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From The Nepali Press
The grandsons also rise



Nirvan has been learning the ropes as a management trainee at the international department of Chaudhary Group for the last few months. He knows this will give him an advantage as he works his way up the ladder-right to the top. Nirvan is Binod Chaudhary's son, and grandson to Lunkaran Das.

The third generation of Nepal's business houses are turning their lucrative family operated businesses into corporate empires. The leadership of business groups like Soaltee, Jyoti, Chaudhary and Golchha are gradually being handed over to the next generation which is bringing with it youthful exuberance and new management techniques. This could be viewed as a natural progression-children falling into the family business-except the "family businesses" are massive conglomerates and the "children" are often foreign-educated ambitious youngsters with fresh ideas and strategies that often don't sit well with their elders.

Nirvan says a certain amount of tension with his seniors is natural. "The difference in approach between my father and me is obvious in activities like dealing with employees and in marketing style," he said. The young entrepreneurs admit that they often have differences of opinion either due to a generation gap or simply different perspectives. Some of them have even gone into new spheres of business, not their families' traditional ones.

Sanjaya Golchha had to wait for several years before getting permission to float IT Nepal, a private information technology company. He believes the young generation is more aggressive and must acknowledge in good humour the advice from older members in the business.

Rajendra Khetan, the son of Mohan Gopal Khetan who heads the Khetan Group, admits he has been at loggerheads with his father at times. Vice chairman and spokesman of the FNCCI, the media savvy Rajendra says "When I joined the business, our group had diverse interests. I insisted on running the show alone by doing away with partners but my father wanted to keep the status quo." With the entry of Rajendra and his brothers to the family business, the Khetan portfolio has diversified to include beer, noodles and finance.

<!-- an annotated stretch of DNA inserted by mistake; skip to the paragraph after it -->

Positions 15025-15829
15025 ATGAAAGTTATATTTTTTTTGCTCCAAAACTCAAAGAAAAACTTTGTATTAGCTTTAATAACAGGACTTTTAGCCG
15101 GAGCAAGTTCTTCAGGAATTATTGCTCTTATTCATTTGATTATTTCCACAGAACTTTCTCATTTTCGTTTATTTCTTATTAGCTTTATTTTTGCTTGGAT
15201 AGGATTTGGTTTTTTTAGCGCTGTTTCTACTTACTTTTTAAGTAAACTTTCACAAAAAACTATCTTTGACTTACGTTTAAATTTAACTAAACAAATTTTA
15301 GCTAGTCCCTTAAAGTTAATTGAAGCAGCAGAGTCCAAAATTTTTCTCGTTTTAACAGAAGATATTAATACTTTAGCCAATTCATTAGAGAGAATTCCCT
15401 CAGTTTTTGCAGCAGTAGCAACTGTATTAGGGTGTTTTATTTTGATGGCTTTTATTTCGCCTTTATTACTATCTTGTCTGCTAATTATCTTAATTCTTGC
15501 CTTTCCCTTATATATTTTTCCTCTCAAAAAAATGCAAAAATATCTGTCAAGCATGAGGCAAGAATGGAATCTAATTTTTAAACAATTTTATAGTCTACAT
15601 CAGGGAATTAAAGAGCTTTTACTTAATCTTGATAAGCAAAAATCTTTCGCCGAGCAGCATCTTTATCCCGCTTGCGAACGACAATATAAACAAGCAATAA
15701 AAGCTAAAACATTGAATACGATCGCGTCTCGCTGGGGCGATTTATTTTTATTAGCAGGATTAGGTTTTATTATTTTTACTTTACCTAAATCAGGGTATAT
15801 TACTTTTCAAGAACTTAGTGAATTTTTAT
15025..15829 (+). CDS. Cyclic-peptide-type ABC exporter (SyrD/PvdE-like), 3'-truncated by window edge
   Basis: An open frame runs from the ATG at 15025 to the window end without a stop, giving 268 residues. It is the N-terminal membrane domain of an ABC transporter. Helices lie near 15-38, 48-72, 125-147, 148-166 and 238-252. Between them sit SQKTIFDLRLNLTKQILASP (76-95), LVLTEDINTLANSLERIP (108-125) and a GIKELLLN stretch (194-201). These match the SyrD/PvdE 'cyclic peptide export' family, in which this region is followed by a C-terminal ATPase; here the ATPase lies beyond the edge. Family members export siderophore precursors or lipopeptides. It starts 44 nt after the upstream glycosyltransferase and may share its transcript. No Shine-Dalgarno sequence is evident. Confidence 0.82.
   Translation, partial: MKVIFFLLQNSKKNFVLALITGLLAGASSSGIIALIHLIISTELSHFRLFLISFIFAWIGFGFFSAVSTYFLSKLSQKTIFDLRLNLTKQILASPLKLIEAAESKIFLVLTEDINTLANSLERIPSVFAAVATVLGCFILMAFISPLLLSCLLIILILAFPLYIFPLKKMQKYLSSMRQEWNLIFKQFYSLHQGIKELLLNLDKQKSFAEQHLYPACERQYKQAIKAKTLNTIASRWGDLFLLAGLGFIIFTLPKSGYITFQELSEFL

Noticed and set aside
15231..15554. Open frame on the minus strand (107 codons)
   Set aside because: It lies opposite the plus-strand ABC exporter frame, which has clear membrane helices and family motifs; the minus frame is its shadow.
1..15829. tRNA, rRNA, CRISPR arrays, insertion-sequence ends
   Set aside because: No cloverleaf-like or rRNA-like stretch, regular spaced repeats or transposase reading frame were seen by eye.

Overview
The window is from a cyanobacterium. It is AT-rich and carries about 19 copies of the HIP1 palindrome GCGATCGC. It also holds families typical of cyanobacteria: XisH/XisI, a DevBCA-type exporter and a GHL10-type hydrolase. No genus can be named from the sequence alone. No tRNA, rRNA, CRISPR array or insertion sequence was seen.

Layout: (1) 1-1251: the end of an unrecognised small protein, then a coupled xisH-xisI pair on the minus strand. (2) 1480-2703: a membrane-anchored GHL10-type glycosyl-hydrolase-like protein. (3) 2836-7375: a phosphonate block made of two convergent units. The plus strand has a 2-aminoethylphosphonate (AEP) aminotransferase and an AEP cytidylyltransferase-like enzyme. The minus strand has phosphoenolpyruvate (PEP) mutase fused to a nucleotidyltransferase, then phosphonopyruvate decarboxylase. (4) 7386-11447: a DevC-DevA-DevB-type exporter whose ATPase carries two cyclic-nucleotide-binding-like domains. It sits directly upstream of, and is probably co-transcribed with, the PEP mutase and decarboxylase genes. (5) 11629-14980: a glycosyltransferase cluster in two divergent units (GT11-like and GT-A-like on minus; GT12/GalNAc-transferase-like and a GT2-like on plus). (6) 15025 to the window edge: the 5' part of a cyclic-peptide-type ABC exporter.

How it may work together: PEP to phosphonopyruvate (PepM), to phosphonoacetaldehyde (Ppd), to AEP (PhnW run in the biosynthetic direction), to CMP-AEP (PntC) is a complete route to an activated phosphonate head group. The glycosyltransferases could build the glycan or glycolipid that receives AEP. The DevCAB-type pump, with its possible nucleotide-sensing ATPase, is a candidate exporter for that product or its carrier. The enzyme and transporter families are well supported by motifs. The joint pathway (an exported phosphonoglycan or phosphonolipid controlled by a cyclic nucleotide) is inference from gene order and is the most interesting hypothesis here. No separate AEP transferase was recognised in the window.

Pravin had no plans of returning home after earning his degree in the US. The son of Shyam Bahadur Pandey of Shangri-la Hotel, Pravin changed his mind and came home at age 24. Within six years, he had developed a reputation as an efficient hotel entrepreneur. Pravin became the youngest person ever to head the travel forum when he was elected chairman of the Pacific Asia Travel Association (PATA).

Rajan Shakya, 28, has also stepped into the footsteps of his versatile father, Karna Shakya. Rajan is now running the legendary Kathmandu Guest House in Thamel. After taking over as chairman of the renowned Soaltee Group from his father, Prabhakar Shumsher, Siddhartha has also been actively engaged in diversifying his group into dynamic areas like hydropower and textiles.

Saurav Jyoti takes calculated risks. He would rather have his existing businesses run professionally than diversify into new fields. The grandson of Mani Harsha and son of Padma Jyoti, Saurav assists his businessman-cum-academic father and also heads several enterprises under the Jyoti Group including the Philips account, the Himal Iron and Steel and Honda.

Shekhar Golchha joined the Golchha Organisation, set up by his grandfather Ram Lal Golchha, 14 years ago with a management degree from the UK. Today he is considered a major entrepreneur as the managing director of Him Electronics, where he has 300 employees and oversees a business worth Rs 1 billion annually.

At the Chaudhary Group office that overlooks the capital, Nirvan's cousin Megha is dividing her time between studies and business. A student of commerce at Poona in India, Megha is a "trainee director" at Norvic hospital that offers state-of-the arts services to heart patients. Megha may soon be the first woman to head a Nepali business house.

It is easy to dismiss these scions of business. After all, they were all born with silver spoons in their mouths. But their birth did not guarantee a berth in the upper echelons of their family businesses, they had to earn it like everyone else through hard work, attention to detail and by being street-smart. "The Golchha organisation is a platform rather than a paternal gift," says Sanjaya Golchha, who worked his way up from the accounts department through marketing and operations at Hulas Steel. No one cut him any slack just because he was the boss' son, he says. While in London, Nirvan Chaudhary worked as a waiter in a Nepali restaurant for experience. Pravin Pandey still has the ?24 that he earned at the Nepali-run Montis Restaurant.


LATEST ISSUE
638
(11 JAN 2013 - 17 JAN 2013)


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